Insulin-producing cells derived from induced pluripotent stem cells (iPSCs) are promising candidates for beta cell replacement in type 1 diabetes. However, the risk of teratoma formation due to residual undifferentiated iPSCs contaminating the differentiated cells is still a critical concern for clinical application. Here, we hypothesized that pretreatment of iPSC-derived insulin-producing cells with an anti-CD30 antibody-drug conjugate could prevent in vivo teratoma formation by selectively killing residual undifferentiated cells. CD30 is expressed in all human iPSCs clones tested by flow cytometry (n = 7) but not in iPSC-derived beta cells (i beta s). Concordantly, anti-CD30 treatment in vitro for 24 h induced a dose-dependent cell death (up to 90%) in human iPSCs while it did not kill i beta s nor had an impact on i beta identity and function, including capacity to secrete insulin in response to stimuli. In a model of teratoma assay associated with i beta transplantation, the pretreatment of cells with anti-CD30 for 24 h before the implantation into NOD-SCID mice completely eliminated teratoma development (0/10 vs. 8/8, p < 0.01). These findings suggest that short-term in vitro treatment with clinical-grade anti-CD30, targeting residual undifferentiated cells, eliminates the tumorigenicity of iPSC-derived beta cells, potentially providing enhanced safety for iPSC-based beta cell replacement therapy in clinical scenarios.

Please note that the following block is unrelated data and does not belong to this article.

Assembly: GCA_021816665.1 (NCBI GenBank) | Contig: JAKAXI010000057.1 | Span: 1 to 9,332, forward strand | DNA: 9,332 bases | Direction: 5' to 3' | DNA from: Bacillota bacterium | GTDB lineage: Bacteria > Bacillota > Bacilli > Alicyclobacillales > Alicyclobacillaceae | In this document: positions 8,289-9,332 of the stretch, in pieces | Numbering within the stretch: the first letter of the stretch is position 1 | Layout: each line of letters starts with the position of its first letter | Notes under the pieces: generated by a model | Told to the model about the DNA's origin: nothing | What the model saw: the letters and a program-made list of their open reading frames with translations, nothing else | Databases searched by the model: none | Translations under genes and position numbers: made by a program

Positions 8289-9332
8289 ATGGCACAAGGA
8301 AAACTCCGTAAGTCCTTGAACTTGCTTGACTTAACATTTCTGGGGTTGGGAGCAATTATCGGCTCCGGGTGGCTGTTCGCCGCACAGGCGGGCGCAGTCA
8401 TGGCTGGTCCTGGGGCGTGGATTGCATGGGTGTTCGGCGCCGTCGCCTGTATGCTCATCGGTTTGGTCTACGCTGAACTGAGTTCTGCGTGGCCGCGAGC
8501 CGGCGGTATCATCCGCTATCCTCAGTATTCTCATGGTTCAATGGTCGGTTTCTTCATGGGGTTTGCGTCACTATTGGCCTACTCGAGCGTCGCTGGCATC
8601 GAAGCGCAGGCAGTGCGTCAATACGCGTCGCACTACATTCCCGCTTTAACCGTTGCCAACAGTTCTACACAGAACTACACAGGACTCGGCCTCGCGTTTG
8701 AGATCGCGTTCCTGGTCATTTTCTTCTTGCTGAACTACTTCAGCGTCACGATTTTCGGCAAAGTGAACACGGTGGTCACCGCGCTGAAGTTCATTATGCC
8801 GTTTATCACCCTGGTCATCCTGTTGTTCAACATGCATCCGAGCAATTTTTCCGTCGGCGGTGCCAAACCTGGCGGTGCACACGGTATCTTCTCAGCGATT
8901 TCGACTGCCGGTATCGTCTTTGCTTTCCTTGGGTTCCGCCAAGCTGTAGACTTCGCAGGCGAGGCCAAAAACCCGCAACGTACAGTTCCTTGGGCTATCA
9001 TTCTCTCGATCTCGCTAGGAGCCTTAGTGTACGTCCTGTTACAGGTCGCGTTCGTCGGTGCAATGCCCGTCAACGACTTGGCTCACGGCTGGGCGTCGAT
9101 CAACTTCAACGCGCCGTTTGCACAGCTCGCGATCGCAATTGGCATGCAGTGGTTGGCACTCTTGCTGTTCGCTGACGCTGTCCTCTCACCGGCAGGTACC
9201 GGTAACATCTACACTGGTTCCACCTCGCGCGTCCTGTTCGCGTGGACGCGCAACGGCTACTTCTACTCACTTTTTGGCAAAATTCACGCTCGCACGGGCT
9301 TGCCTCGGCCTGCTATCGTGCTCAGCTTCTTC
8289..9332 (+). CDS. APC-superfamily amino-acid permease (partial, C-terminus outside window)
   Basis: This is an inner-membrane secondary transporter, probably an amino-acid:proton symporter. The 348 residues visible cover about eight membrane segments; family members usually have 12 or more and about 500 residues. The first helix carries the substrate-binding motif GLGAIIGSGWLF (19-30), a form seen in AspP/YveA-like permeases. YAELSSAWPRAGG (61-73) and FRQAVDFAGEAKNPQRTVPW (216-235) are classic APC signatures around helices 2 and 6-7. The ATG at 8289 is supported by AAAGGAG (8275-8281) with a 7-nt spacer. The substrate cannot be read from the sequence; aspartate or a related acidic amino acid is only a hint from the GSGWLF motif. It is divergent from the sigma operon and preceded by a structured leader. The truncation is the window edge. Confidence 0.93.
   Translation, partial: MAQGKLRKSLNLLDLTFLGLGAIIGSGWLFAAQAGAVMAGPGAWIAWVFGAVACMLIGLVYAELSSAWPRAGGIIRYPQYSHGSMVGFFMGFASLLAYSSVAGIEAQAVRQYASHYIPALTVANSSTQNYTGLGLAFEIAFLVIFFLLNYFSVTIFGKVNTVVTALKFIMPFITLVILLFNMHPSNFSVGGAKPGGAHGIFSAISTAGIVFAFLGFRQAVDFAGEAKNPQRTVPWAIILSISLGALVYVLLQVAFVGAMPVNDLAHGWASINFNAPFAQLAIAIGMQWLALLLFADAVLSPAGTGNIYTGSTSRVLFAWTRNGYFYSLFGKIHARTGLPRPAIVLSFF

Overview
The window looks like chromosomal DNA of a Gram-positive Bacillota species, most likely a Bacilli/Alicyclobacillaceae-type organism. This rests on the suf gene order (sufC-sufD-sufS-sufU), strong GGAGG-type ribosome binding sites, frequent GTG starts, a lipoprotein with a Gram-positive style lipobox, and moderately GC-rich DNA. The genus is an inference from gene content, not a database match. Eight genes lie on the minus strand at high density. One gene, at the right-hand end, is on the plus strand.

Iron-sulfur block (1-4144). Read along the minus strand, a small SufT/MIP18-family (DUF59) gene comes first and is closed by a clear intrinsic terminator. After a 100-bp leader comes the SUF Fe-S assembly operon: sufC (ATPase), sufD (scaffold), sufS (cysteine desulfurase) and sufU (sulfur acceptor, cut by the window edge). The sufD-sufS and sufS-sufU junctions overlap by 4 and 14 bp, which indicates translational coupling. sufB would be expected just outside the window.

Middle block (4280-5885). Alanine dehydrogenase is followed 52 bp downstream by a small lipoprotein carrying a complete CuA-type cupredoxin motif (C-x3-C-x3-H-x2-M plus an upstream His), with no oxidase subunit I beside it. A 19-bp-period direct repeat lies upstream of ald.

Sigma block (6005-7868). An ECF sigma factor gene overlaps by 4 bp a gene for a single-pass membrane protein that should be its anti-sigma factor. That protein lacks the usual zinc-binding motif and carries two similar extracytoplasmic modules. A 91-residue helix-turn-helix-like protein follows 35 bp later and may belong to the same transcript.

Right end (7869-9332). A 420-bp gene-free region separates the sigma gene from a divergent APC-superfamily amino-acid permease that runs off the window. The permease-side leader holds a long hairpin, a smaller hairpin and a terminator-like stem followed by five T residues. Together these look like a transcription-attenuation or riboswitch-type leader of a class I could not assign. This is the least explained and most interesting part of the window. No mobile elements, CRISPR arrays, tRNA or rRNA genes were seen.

Treating iPSC-Derived β Cells with an Anti-CD30 Antibody-Drug Conjugate Eliminates the Risk of Teratoma Development upon Transplantation

Piemonti, Lorenzo;
2022

Abstract

Insulin-producing cells derived from induced pluripotent stem cells (iPSCs) are promising candidates for beta cell replacement in type 1 diabetes. However, the risk of teratoma formation due to residual undifferentiated iPSCs contaminating the differentiated cells is still a critical concern for clinical application. Here, we hypothesized that pretreatment of iPSC-derived insulin-producing cells with an anti-CD30 antibody-drug conjugate could prevent in vivo teratoma formation by selectively killing residual undifferentiated cells. CD30 is expressed in all human iPSCs clones tested by flow cytometry (n = 7) but not in iPSC-derived beta cells (i beta s). Concordantly, anti-CD30 treatment in vitro for 24 h induced a dose-dependent cell death (up to 90%) in human iPSCs while it did not kill i beta s nor had an impact on i beta identity and function, including capacity to secrete insulin in response to stimuli. In a model of teratoma assay associated with i beta transplantation, the pretreatment of cells with anti-CD30 for 24 h before the implantation into NOD-SCID mice completely eliminated teratoma development (0/10 vs. 8/8, p < 0.01). These findings suggest that short-term in vitro treatment with clinical-grade anti-CD30, targeting residual undifferentiated cells, eliminates the tumorigenicity of iPSC-derived beta cells, potentially providing enhanced safety for iPSC-based beta cell replacement therapy in clinical scenarios.
CD30
beta cells
cell therapy
induced pluripotent stem cells
teratoma
type 1 diabetes
Animals
Cell Differentiation
Humans
Insulin
Ki-1 Antigen
Mice
Mice, Inbred NOD
Mice, SCID
Antineoplastic Agents
Immunoconjugates
Induced Pluripotent Stem Cells
Teratoma
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Utilizza questo identificativo per citare o creare un link a questo documento: https://hdl.handle.net/20.500.11768/131954
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